All creativity begins with the moment of conception.
That little piece of kindling that gets the fire going. That initial source of inspiration that takes on a life of its own. That single note from which the entire symphony grows. That single spark of life that signals an idea’s movement value, almost screaming to us, something wants to be built here.
And so, in this blog series, I’m going to be deconstructing my favorite moments of conception from popular movies. Each post will contain a video clip from a different film, along with a series of lessons we can learn from the characters.
Today’s clip comes from the courtroom scene from Accepted:
What can we learn?
Don’t spend too much time crossing your fingers. I believe in building a brand from the inside out. Creating a high enough volume of daily output so that the market targets you. Allowing new opportunities find you through the attraction of working, not the agony of waiting. That’s how I’ve successfully run my business for the past fifteen years. But as an experiment, as a way of testing my own system, I recently spent a summer doing the exact opposite. Filling out job applications, responding to proposals, going on interviews, meeting with recruiters, submitting my portfolio for freelance gigs and seeking out new work opportunities. By the end of the summer, I had been rejected over twelve hundred times. Twelve hundred times. And despite my best efforts, not a single one of those opportunities came to fruition. And I thought to myself, wow, playing the starving artist’s lottery is a fucking joke. Waiting around for some invisible jury to stamp your creative passport and tell you that your work is okay is no way to live your life. Because it creates negative momentum. Each one of those twelve hundred rejections, while only marginally painful in isolation, adds up pretty quickly. And by the end of the summer, I was starting to get disillusioned. Because I knew that the hour I spent each day looking for work would have been better invested creating, instead of waiting around for people to give me the opportunity to show them how creative I was. So I stopped. I ended the experiment and went back to doing what I do best. Making things. And literally within a week, I booked two new clients and a major network television interview. Are you crossing your fingers or using them to create art?
Instigation capital is cheap. Gaines creates his own fake college after being receiving rejection letters from all of the colleges to which he applies. He literally accepts himself. And disenchanted with traditional college life, he then has the students create their own curricula, ranging from the culinary arts to skateboarding to meditation to psychokinesis. What’s fascinating about this plot line is, it’s not as fictitious and whimsical as the movie might suggest. In fact, it’s quite prophetic. Nearly a decade after this movie came out, their crazy idea of creating your own college is actually possible. Because the center of gravity has shifted. The gatekeepers have left their gates. The boundaries between consumer, producer, investor, supplier, buyer and end user have faded. Everybody is everything. The world has officially shifted from a gated community to a permissionless platform. Hallelujah. Welcome to the direct to consumer era. Where the need for the middlemen of the world is quickly vanishing. No wonder critics hated this movie. They represent the very gatekeepers the film proves to be irrelevant. Are you still waiting to be accepted by the powers that be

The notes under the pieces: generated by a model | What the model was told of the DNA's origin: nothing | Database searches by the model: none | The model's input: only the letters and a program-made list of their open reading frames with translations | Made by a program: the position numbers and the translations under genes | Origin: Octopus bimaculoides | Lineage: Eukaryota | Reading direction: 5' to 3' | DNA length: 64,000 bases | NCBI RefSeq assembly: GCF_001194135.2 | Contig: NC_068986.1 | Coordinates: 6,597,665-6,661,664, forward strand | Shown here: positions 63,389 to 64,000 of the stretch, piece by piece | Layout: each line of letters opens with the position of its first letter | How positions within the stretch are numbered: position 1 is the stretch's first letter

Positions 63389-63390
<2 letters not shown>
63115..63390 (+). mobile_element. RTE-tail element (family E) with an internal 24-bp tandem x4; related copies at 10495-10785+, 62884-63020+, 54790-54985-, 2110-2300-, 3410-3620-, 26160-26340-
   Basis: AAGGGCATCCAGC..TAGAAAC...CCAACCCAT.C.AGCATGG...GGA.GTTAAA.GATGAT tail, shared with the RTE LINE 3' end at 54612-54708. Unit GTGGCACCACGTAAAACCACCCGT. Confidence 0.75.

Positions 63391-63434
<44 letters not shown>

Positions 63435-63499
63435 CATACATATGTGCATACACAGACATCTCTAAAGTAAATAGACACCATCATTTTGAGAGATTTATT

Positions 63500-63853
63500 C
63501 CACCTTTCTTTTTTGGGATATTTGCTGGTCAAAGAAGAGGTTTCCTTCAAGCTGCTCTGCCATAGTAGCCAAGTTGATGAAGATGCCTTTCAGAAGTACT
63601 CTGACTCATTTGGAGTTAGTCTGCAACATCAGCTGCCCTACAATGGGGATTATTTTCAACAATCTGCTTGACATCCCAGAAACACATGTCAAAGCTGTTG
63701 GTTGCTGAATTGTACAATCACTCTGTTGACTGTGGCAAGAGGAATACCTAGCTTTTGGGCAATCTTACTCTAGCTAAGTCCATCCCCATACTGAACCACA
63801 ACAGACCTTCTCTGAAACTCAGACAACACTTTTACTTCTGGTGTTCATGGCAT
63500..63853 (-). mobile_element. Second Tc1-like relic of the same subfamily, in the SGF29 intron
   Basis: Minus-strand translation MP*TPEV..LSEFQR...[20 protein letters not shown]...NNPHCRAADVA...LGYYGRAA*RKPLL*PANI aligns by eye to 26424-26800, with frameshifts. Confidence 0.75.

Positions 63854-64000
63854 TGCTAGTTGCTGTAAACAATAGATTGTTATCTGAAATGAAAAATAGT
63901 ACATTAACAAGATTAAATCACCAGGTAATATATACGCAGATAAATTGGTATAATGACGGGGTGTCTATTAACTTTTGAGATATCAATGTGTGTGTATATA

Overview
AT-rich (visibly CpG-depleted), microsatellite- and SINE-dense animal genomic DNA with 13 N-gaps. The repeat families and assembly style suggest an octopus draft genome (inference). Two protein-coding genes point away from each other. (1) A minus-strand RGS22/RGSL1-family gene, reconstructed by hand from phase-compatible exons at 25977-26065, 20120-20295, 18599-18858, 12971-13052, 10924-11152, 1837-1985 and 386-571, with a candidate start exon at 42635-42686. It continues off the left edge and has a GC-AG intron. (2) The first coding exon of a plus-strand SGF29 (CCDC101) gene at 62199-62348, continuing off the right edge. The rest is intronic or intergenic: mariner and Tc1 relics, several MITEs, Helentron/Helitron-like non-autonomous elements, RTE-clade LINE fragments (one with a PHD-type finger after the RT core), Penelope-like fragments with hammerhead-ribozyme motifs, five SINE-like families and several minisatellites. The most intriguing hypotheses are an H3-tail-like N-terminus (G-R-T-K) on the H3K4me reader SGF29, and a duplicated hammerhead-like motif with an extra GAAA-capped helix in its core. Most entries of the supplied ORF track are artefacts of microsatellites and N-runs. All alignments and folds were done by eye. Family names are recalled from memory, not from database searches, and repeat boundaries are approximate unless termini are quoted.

When you find your people, you belong everywhere. There was a point in time when weird people not only couldn’t do whatever they wanted, but were brutalized for doing it. But that was before weird became the new normal. Now we’re all weird. Now all the things people used to get made fun of for, they get paid for. Or at least appreciated for. And so, we’re seeing people slowing making peace with their own weirdness, gently making their rough edges known, one creative act at a time. It’s magnificent. And the best part is, we seem to be radically accepting of this mutual weirdness. Seuss famously said that when we find someone whose weirdness is compatible with ours, we join up with them and fall in mutual weirdness, and call it love. This movie is paints a picture of possibility for that kind of belonging. Of course, it’s still a movie. Life doesn’t always wrap up in a nice little package at the end of ninety minutes. And that’s the tricky part about weirdness. There’s a certain acceptance, pardon the pun, that it might be a long time before your weirdness catches on. The question is how long you’re willing to do it before the right people notice. Will you still be around when the world is finally ready for you?
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What did you learn from this movie clip?
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That Guy with the Nametag
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